Salvatore Antonio Guaragna, who would become known as Harry Warren, was born to Italian immigrant parents on Christmas Eve 1893. As the eleventh of twelve children he distinguished himself as a musician at an early age. Self-taught and able to play several instruments, at the age of 15 he took his accordion and piano proficiency, left school, and took his first job with the John Victor Brass Band as their… DRUMMER!

Before serving in the US Navy during World War I, Warren toured with carnival shows and worked as a stagehand for a vaudeville theater. Then, at the Vitagraph Studios, he was hired as a property man, running props as a member of the stage crew, and as off-stage piano player. Soon after, he worked as staff pianist and “song plugger” for Stark and Cowan, a New York music-publishing house started in 1920.

Warren Shuffles Off to Wild Success

In 1933, he was hired to work with Al Dubin on Warner Brothers’ “42nd Street,” resulting in his move to Hollywood that same year. “42nd Street,” choreographed by Busby Berkeley, would go on to become the first blockbuster film musical and the Warren/Berkeley collaborative partnership would last for years. Do you remember any of the memorable numbers from this film? “Shuffle Off to Buffalo” and “You’re Getting to Be a Habit with Me” are two that spring to mind.

Warren’s film partnership with Al Dubin, yielded several famous titles: “We’re in the Money,” “I Only Have Eyes for You,” “Lullaby of Broadway,” “Lulu’s Back in Town,” and “September in the Rain.” And you may remember that “Lullaby of Broadway” from Gold Diggers, was his first Oscar win in 1958. If not, you know now!

Throughout the 1930s his most notable work was with Johnny Mercer and included “Jeepers Creepers” and “You Must Have Been a Beautiful Baby.” Two numbers I love, and at one of them has definitely made the cut for my show. Can you guess which one?

And the Film Hits Keep on Coming!

In the 1940’s Harry Warren went on to 20th Century Fox. During his time there, he and Mack Gordon, wrote some of their best-known songs, including “Chattanooga Choo Choo,” (winner of the first Gold Record in history) and “The More I See You.”

From there, he moved on to MGM, where he worked from 1945-1952. In 1947, he won an Oscar in collaboration with Johnny Mercer. I am SURE you know their acclaimed toe-tapper, “On the Atchison, Topeka and the Santa Fe,” from The Harvey Girls.

Ultimately, Warren was nominated eleven times by the Academy Award for Best Song. He won three Oscars for composing “Lullaby of Broadway,” “You’ll Never Know,” and “On the Atchison, Topeka and the Santa Fe.”

Life After Oscar

In the 1950s it was on to Paramount. There he wrote, “That’s Amore.” Though this was his last big, popular hit, throughout the 50s, he wrote scores for dramatic movies, including Separate Tables and the namesake for my upcoming Harry Warren tribute: “An Affair to Remember.”

Warren was elected into the Songwriters Hall of Fame on his 80th birthday and died in Los Angeles, on September 22, 1981 at the age of 87.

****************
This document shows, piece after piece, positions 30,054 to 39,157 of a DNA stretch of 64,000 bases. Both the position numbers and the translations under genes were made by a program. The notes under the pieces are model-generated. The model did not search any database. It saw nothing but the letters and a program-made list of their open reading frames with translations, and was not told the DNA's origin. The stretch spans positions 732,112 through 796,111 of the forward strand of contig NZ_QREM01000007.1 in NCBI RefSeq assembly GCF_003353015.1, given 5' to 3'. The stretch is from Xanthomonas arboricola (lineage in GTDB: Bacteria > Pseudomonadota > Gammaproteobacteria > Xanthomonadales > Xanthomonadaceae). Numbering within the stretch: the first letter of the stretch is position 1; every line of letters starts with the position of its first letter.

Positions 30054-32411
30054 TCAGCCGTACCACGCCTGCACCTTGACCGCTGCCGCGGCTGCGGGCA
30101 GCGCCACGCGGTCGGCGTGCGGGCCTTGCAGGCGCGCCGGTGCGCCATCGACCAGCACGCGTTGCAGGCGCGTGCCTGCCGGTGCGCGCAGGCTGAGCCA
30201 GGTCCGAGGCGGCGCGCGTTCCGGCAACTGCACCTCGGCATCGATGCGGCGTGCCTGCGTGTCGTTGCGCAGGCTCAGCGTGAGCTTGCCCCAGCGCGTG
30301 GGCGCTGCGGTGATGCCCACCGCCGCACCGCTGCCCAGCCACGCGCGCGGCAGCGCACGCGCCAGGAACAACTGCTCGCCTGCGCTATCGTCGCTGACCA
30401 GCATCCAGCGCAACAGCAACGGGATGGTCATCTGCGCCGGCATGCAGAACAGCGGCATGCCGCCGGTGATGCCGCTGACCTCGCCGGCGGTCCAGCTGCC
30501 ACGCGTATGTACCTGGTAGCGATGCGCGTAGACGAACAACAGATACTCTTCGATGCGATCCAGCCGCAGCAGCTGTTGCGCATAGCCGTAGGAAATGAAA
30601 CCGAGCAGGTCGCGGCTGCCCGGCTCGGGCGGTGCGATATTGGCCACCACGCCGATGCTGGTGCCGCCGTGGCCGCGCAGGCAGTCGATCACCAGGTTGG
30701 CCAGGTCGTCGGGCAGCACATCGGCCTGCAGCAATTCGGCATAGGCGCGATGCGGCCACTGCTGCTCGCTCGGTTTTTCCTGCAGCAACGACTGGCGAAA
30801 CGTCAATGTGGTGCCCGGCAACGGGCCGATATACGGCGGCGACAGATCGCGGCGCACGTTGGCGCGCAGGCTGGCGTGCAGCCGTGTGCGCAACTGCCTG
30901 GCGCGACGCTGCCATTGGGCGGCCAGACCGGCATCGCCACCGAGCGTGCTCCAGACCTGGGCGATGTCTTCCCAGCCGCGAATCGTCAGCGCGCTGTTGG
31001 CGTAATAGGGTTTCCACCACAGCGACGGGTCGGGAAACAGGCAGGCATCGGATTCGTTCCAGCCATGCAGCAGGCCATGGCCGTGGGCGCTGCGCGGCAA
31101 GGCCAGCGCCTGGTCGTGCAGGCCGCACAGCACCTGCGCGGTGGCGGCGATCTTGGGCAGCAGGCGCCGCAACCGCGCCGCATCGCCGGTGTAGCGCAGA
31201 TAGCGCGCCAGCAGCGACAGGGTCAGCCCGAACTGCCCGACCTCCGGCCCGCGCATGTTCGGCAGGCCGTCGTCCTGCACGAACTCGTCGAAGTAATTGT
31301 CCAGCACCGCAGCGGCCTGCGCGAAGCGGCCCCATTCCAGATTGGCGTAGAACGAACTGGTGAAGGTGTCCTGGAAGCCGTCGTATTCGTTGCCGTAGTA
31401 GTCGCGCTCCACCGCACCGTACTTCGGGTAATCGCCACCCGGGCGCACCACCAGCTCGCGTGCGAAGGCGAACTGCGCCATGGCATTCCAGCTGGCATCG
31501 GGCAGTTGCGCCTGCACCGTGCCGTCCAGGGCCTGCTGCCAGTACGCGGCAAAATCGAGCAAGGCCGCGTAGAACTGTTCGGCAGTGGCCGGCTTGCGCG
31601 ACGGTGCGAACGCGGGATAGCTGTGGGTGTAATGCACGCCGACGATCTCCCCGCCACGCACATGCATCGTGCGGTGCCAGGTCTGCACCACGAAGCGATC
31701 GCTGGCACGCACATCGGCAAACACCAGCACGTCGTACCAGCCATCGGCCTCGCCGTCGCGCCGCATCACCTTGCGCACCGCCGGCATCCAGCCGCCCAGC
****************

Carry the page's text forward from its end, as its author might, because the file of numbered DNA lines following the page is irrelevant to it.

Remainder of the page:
In Tribute to the Prolific Magic of Harry Warren

Harry Warren has been such a significant figure in the American musical film industry. His work has stood the test of time and lives today in fond memories of so many. Warren’s songs speak to our heart and tickle our funny bone. Whether pensive, visceral and rhythmic, or downright whimsical, they are always a delight on the ears. It’s because of this, that I became enthralled by the thought of a show that would joyfully celebrate his work.

The show, “An Affair to Remember,” was first conceived as the musical entertainment for a 2019 benefit in support of the at the Lincoln City Cultural Center in Lincoln City, OR. LCCC raises money in support of art and culture in the local, Lincoln City community. Want to know more about that event? Simply click here!

Learn more about the ways in which “An Affair to Remember” can be adapted to suit your entertainment needs. From a Black Tie Fundraising Gala with full symphony, to an intimate Benefit for VIP Guests, “An Affair to Remember” is at once informative, nostalgic, heart-warming, and emotional – certain to delight your audience.

Click here to visit the “An Affair to Remember” show page for details.

Show Photos – Deep gratitude for the event photos provided by Kristin Cole Photography.

Fundraising Entertainment for Your Consideration

Wonder what other shows you Rocky has for your event? Feel free to explore a few…

“Oh, Those Gershwin Boys!”

An Elegant Afternoon with Cole Porter

“Valentine” – A Symphonic Evening with Cole Porter

“A Party with Betty Comden and Adolph Green”

Opera to Broadway

Want to bring one of these wonderful shows to your next fundraising event? Please be in touch.

Photo Credits

Harry Warren – Circa 1910 – By Unknown [dead link]
Public Domain – Wikipedia

Stark & Cowan Article – Books via Google – SOURCE LINK

Photographs used in this post were compiled from various online sources. We believe in the proper attribution of material, and wherever we can, we do so. If you are the copyright holder of any photo on this page and would it to be removed or credited in a particular way, we would love to hear from you! Please be in touch.